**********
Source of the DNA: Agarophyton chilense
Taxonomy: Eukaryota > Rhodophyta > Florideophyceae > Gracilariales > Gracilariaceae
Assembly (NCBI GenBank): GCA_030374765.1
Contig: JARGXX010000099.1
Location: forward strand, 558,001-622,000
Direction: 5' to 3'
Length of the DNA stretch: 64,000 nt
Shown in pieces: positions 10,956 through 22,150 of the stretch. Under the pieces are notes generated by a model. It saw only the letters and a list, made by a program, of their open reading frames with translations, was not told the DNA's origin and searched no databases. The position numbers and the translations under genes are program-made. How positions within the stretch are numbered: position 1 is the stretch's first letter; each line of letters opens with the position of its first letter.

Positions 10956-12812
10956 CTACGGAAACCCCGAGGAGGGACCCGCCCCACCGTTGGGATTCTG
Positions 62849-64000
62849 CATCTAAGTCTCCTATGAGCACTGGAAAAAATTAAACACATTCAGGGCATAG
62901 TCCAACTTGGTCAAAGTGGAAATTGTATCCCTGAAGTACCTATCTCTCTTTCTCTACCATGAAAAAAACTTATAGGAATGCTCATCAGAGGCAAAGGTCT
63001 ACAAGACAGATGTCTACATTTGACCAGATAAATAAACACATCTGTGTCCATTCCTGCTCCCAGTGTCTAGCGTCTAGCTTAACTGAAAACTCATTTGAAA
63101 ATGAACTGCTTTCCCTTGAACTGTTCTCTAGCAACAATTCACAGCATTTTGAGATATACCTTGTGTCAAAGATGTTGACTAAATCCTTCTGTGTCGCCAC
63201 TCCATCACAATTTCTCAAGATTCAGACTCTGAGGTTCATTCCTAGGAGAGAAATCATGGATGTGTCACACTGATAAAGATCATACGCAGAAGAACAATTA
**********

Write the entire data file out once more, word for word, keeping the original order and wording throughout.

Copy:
Source of the DNA: Agarophyton chilense
Taxonomy: Eukaryota > Rhodophyta > Florideophyceae > Gracilariales > Gracilariaceae
Assembly (NCBI GenBank): GCA_030374765.1
Contig: JARGXX010000099.1
Location: forward strand, 558,001-622,000
Direction: 5' to 3'
Length of the DNA stretch: 64,000 nt
Shown in pieces: positions 10,956 through 22,150 of the stretch. Under the pieces are notes generated by a model. It saw only the letters and a list, made by a program, of their open reading frames with translations, was not told the DNA's origin and searched no databases. The position numbers and the translations under genes are program-made. How positions within the stretch are numbered: position 1 is the stretch's first letter; each line of letters opens with the position of its first letter.

Positions 10956-12812
10956 CTACGGAAACCCCGAGGAGGGACCCGCCCCACCGTTGGGATTCTG
Positions 62849-64000
62849 CATCTAAGTCTCCTATGAGCACTGGAAAAAATTAAACACATTCAGGGCATAG
62901 TCCAACTTGGTCAAAGTGGAAATTGTATCCCTGAAGTACCTATCTCTCTTTCTCTACCATGAAAAAAACTTATAGGAATGCTCATCAGAGGCAAAGGTCT
63001 ACAAGACAGATGTCTACATTTGACCAGATAAATAAACACATCTGTGTCCATTCCTGCTCCCAGTGTCTAGCGTCTAGCTTAACTGAAAACTCATTTGAAA
63101 ATGAACTGCTTTCCCTTGAACTGTTCTCTAGCAACAATTCACAGCATTTTGAGATATACCTTGTGTCAAAGATGTTGACTAAATCCTTCTGTGTCGCCAC
63201 TCCATCACAATTTCTCAAGATTCAGACTCTGAGGTTCATTCCTAGGAGAGAAATCATGGATGTGTCACACTGATAAAGATCATACGCAGAAGAACAATTA